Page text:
The Spanish word for peanut, cacahuate, comes from the Nahuatl language and is a contraction of the word tlalcacahuatl, meaning “cocoa beans from the land;” maní (from the language of the Caribbean’s Taino people) is its name in many parts of the world; it is known as mandubi in Guaraní; chocopa in Aymara; inchic in Quechua, and, interestingly, in British English peanuts can be called groundnuts, equating the legume to a nut that grows underground.
The peanut (Arachis hypogaea) belongs to the legume family and is descended from two wild species Arachis Arachis ipaënsis and duranensis. The Ñanchoc culture, originally from northern Peru, domesticated the peanut in areas that are now southern Bolivia and northern Argentina some 10,000 years ago.
The peanut plant is a fibrous, annual shrub, sown in spring and harvested just before winter (October to November). It features small yellow flowers and fruit encased in shells or woody pods bearing two to five seeds covered in a thin, filmy skin. Stems linking the fruit to the stalk grow and carry the fruit to the ground, where it ends up buried because of external agents such as wind or rain.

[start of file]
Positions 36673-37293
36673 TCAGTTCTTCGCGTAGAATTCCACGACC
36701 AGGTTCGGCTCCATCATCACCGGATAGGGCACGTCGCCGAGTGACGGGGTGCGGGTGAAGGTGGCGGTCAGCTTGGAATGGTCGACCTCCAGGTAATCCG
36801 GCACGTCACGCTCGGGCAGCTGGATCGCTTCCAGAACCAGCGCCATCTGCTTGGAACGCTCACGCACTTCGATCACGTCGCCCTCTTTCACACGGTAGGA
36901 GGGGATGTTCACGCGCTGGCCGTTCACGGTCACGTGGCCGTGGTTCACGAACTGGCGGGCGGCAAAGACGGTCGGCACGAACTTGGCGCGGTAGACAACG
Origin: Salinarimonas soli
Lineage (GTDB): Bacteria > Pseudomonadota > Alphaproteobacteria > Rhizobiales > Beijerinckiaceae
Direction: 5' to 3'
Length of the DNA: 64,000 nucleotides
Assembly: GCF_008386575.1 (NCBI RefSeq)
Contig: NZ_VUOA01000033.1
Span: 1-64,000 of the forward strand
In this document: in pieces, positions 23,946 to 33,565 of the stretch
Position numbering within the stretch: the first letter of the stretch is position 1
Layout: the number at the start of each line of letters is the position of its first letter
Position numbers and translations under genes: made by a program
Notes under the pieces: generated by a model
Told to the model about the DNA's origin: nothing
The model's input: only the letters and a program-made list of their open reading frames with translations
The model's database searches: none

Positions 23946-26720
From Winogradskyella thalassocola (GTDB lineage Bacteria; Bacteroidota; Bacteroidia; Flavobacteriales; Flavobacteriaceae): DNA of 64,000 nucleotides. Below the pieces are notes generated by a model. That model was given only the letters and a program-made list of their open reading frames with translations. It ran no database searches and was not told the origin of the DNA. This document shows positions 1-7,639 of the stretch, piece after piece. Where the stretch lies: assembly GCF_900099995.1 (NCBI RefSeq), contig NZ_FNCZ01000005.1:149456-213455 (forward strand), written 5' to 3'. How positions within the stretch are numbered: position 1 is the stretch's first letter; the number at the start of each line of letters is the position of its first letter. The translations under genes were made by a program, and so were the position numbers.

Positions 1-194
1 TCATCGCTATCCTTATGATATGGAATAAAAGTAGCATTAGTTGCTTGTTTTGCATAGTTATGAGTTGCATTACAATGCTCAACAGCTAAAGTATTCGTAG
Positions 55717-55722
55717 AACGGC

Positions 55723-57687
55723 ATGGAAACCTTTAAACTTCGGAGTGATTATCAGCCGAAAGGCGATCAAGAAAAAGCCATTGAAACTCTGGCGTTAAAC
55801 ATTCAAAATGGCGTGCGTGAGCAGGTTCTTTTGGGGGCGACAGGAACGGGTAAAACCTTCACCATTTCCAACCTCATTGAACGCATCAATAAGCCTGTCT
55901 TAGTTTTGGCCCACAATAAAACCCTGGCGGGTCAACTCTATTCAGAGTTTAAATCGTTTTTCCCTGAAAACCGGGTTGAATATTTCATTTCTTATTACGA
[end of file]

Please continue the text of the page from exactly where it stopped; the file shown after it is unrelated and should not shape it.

The peanut is a source of fiber, protein and vitamins A, E and K. Today it grows in the North Pacific region (Sinaloa), the Central Pacific (Guerrero), Northern Highlands (Chihuahua), Southern and Central Highlands (Puebla).
Mexicans use every part of the peanut plant. The pods are toasted and seeds subsequently extracted to obtain a particular smoked flavor, or are cooked in vinegar as an escabeche (in the Central Highlands); the seeds can be roasted and salted for enchiladas or garapiñadas (nuts covered in a sugary mix), and are eaten as a snack, roasted and fried. Peanuts are an important ingredient in moles, pipianes (they are the base of encacahuatado) and other sauces; are an ingredient in atole, tamales, cookies, palanqueta brittles (bound with honey or brown-sugar syrup) and marzipan; they complement capirotadas (a dish made with day-old bread and brown-sugar syrup) or are candied as a traditional Christmastime confection.
After the peanut fruit is harvested, the greens serve as fodder for livestock and are put to industrial use; the seeds are used to manufacture oil, flour, peanut butter, inks, lipsticks, dyes and soap, among other products.


Enchiladas de molito